What does 1 John 4:6 mean?
ESV: We are from God. Whoever knows God listens to us; whoever is not from God does not listen to us. By this we know the Spirit of truth and the spirit of error.
NIV: We are from God, and whoever knows God listens to us; but whoever is not from God does not listen to us. This is how we recognize the Spirit of truth and the spirit of falsehood.
NASB: We are from God. The one who knows God listens to us; the one who is not from God does not listen to us. By this we know the spirit of truth and the spirit of error.
CSB: We are from God. Anyone who knows God listens to us; anyone who is not from God does not listen to us. This is how we know the Spirit of truth and the spirit of deception.
NLT: But we belong to God, and those who know God listen to us. If they do not belong to God, they do not listen to us. That is how we know if someone has the Spirit of truth or the spirit of deception.
KJV: We are of God: he that knoweth God heareth us; he that is not of God heareth not us. Hereby know we the spirit of truth, and the spirit of error.
NKJV: We are of God. He who knows God hears us; he who is not of God does not hear us. By this we know the spirit of truth and the spirit of error.
Verse Commentary:
John concludes this passage with another group of three comments. First, he notes, "We are from God." Believers are not of this world (1 John 4:5) and should be distinctly different.

Second, a sign of real fellowship with God is openness to sound teachings. Believers who are truly walking with Christ will listen to godly teachers. John considered himself one of these godly teachers. He offered words of instruction, and certainly expected his readers to accept and obey. Of course, if it was not possible for a saved person to be deceived, John would have no reason to give his warning. True believers are not immune to deception, but those who truly walk with Christ have a better sense of good versus bad teachings.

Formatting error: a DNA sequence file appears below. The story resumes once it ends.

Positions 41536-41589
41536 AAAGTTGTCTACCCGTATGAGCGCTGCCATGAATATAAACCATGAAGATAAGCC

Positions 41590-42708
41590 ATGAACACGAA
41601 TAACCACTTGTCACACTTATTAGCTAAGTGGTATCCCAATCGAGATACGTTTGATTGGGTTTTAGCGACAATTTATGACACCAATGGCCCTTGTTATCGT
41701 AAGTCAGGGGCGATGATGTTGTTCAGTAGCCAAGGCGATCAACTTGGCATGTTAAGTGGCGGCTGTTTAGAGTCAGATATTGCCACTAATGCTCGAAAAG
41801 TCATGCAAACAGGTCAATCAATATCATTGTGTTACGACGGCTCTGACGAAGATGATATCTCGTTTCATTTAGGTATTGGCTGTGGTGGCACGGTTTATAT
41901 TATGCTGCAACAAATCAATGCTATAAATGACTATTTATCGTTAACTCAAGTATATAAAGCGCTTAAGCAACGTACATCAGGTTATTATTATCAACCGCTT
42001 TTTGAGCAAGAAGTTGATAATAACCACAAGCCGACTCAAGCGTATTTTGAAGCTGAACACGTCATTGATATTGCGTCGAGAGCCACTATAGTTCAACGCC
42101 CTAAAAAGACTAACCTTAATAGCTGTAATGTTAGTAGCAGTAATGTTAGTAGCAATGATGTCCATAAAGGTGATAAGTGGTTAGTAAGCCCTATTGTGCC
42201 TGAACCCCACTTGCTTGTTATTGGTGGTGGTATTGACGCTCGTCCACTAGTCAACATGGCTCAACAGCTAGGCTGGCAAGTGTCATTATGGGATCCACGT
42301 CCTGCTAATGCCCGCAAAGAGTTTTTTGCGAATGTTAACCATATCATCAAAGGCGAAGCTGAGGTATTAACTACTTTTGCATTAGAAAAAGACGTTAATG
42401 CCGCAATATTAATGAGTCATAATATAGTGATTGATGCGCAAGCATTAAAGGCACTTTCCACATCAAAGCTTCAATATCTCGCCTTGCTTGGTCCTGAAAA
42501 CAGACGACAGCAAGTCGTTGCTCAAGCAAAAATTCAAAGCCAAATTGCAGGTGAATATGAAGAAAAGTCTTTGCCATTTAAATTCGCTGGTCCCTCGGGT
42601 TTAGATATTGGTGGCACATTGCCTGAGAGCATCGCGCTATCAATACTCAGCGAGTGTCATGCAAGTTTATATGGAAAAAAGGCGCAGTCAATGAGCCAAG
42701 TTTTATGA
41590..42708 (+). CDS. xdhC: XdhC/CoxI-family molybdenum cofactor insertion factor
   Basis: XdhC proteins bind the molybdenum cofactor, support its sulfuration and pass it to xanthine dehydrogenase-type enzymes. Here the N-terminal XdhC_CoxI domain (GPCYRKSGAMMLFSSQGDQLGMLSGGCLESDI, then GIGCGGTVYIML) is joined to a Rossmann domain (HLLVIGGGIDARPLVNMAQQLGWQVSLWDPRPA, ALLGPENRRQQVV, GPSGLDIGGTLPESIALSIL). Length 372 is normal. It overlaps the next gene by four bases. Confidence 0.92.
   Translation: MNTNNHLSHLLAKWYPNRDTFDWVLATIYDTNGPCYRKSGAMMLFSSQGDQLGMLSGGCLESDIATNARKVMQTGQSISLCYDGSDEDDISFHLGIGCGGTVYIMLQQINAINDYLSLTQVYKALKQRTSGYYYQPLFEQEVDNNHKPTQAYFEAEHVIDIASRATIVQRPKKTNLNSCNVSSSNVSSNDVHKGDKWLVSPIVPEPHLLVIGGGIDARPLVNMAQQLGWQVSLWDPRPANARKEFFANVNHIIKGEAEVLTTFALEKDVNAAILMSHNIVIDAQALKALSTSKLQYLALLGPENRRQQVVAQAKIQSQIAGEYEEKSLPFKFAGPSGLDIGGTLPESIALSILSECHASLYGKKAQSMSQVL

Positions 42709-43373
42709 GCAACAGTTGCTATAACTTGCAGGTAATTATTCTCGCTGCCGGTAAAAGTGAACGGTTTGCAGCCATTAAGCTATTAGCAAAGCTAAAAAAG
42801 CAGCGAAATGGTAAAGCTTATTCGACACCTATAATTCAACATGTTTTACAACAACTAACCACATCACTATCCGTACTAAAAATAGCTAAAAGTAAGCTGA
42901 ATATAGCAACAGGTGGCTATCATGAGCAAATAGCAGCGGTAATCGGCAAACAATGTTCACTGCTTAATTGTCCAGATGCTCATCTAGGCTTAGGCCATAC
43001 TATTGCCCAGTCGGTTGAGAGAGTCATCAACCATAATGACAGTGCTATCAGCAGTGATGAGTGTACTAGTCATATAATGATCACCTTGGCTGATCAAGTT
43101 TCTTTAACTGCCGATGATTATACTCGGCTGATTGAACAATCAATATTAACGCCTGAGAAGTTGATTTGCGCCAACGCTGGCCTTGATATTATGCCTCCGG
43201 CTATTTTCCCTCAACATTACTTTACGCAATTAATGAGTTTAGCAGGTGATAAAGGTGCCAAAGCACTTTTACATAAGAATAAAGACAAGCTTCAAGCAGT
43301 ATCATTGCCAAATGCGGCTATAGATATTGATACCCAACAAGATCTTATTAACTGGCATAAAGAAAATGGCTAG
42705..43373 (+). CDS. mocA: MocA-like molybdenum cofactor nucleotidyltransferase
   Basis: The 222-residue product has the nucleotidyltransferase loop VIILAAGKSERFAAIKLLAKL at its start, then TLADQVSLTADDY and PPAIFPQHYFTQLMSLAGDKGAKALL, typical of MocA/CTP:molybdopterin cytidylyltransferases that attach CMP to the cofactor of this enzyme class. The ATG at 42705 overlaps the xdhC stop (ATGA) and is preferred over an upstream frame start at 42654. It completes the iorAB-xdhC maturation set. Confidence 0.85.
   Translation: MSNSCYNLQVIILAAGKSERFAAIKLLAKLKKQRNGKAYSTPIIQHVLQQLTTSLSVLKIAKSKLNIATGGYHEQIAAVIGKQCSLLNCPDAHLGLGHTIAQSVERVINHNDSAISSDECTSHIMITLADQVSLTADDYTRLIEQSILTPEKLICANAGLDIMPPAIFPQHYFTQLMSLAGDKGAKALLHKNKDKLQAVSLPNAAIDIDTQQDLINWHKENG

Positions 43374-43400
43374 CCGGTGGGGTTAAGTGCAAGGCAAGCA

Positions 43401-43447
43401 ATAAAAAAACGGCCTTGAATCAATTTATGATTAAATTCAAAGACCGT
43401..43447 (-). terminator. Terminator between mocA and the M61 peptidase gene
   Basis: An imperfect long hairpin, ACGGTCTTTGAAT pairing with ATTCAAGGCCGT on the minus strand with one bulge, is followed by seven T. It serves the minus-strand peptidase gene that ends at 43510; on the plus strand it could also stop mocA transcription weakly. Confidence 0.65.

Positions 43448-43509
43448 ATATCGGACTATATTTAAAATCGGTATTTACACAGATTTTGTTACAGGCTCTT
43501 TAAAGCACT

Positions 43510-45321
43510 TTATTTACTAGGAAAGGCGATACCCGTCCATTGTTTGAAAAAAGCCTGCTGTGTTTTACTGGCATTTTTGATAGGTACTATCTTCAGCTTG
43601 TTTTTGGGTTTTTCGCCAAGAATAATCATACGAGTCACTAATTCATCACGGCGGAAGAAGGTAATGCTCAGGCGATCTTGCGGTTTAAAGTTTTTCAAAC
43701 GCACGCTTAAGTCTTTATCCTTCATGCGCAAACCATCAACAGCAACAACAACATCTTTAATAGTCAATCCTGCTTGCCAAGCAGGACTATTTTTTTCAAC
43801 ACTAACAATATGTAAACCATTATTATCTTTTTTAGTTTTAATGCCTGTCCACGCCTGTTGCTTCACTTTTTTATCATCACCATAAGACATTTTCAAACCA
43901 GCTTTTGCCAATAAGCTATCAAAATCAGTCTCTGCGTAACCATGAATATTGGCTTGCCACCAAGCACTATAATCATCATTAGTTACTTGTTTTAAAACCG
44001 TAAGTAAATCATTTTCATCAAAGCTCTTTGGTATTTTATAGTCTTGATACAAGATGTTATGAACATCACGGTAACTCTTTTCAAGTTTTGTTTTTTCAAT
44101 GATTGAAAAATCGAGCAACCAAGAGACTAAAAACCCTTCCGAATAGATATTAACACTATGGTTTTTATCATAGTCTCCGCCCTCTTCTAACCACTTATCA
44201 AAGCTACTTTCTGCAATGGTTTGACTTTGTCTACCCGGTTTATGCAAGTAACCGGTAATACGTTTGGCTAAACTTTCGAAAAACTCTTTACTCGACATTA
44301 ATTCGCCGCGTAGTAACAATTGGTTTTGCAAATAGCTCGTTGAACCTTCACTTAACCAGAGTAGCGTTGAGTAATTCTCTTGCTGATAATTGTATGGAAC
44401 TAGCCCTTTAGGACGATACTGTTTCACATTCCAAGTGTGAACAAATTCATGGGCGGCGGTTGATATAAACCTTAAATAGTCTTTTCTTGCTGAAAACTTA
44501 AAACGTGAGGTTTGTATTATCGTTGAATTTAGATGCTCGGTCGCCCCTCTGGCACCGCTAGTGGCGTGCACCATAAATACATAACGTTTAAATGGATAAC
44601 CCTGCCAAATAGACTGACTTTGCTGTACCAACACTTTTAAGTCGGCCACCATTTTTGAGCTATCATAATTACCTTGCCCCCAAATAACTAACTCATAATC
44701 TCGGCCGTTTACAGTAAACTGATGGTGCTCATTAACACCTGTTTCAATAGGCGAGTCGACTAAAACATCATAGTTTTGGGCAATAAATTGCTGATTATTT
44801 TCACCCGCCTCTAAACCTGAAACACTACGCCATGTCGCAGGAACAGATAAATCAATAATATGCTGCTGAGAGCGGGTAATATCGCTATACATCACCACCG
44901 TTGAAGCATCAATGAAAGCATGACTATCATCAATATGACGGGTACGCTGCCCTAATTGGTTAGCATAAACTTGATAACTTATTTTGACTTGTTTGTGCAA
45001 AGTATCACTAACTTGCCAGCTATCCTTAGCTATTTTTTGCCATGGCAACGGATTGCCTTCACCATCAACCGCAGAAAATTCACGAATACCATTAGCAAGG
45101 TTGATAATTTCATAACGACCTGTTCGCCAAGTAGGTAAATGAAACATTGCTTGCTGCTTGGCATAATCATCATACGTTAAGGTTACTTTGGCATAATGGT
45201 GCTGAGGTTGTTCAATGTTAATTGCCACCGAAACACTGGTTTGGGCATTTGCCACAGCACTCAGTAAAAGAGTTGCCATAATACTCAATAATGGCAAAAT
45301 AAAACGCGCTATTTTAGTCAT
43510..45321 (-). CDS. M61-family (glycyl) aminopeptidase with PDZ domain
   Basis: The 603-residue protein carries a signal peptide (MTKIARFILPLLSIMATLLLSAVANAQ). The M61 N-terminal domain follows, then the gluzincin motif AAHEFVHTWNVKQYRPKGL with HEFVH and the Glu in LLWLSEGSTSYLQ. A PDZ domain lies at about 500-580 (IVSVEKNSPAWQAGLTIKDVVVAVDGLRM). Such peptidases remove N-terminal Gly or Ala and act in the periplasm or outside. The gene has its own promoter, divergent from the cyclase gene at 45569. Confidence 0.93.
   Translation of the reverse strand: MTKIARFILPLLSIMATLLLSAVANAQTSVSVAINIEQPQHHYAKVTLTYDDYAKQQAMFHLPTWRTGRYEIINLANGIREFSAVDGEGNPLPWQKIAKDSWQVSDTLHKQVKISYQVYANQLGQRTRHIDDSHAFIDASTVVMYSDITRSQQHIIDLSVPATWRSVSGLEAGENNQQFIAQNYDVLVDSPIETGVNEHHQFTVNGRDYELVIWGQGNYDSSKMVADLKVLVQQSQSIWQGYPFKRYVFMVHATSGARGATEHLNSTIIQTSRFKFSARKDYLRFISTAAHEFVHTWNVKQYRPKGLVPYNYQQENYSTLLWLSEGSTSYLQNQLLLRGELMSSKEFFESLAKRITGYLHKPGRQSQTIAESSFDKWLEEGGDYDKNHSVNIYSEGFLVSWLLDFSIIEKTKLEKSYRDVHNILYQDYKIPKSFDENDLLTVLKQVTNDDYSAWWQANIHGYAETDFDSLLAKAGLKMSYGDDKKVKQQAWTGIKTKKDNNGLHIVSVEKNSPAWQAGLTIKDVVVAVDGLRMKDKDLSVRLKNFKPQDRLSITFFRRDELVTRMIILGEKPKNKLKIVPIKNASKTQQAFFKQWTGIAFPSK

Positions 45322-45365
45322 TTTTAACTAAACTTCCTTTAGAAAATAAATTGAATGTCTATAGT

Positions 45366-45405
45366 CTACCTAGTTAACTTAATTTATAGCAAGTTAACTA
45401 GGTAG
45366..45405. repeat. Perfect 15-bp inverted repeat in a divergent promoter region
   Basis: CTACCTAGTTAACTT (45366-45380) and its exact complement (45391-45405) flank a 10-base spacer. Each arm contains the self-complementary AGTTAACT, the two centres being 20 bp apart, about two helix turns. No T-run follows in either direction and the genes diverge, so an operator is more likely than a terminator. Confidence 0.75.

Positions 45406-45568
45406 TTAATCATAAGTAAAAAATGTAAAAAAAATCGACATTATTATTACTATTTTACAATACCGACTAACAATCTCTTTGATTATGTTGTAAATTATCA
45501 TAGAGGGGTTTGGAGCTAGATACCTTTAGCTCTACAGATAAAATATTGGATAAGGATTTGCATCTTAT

Third, John states that unbelievers will naturally reject the message of God's people.

The conclusion is that these basics let us judge between truth and error, spiritually speaking. Believers cannot believe every spiritual teaching (1 John 4:1). They are to accept teachings from God and His people, while rejecting worldly teachings presented by false teachers. Believers have overcome the false teachings in this world because the one in them is greater than the one in this world (1 John 4:4).
Verse Context:
First John 4:1–6 warns Christians not to blindly accept all spiritual claims. There are many false teachers in the world. It's important to carefully consider both the source and the content of a teaching before we accept it. John gives several tests, though his comments are not meant to cover all possible concerns. Those who deny Christ, His humanity, or who reject the basics of the gospel, cannot be trusted.
Chapter Summary:
Chapter 4 warns Christians not to accept every claim they hear. Instead, believers are to compare what they hear to the basic truths of the gospel. John then returns to the theme of love, explaining how believers ought to live out the presence of God's love in their lives. In addition, living according to God's love takes away our fear of judgment. In no uncertain terms, those who claim to love God, but hate others, are liars.
Chapter Context:
First John chapter 4 emphasizes the way God's love removes the natural human fear of rejection. Fear is a punishment of its own, and those who do not believe have reason to fear judgment. Believers, on the other hand, have confidence. Not only has Christ forgiven our sins, but He gives us God's love. Following in this love leads to acceptance, which leads to confidence, driving out fear. This passage is the key section of John's letter, explaining how confidence in the life of a believer ought to be accomplished.
Book Summary:
First John seems to assume that the reader is familiar with the gospel. Rather than re-state these facts, John is concerned with building confidence in Christian believers. At the same time, his words encourage believers to examine their own lives for signs of their relationship with Christ. This letter also challenges false teachers and their incorrect claims about Jesus. Many themes are shared with the Gospel of John.
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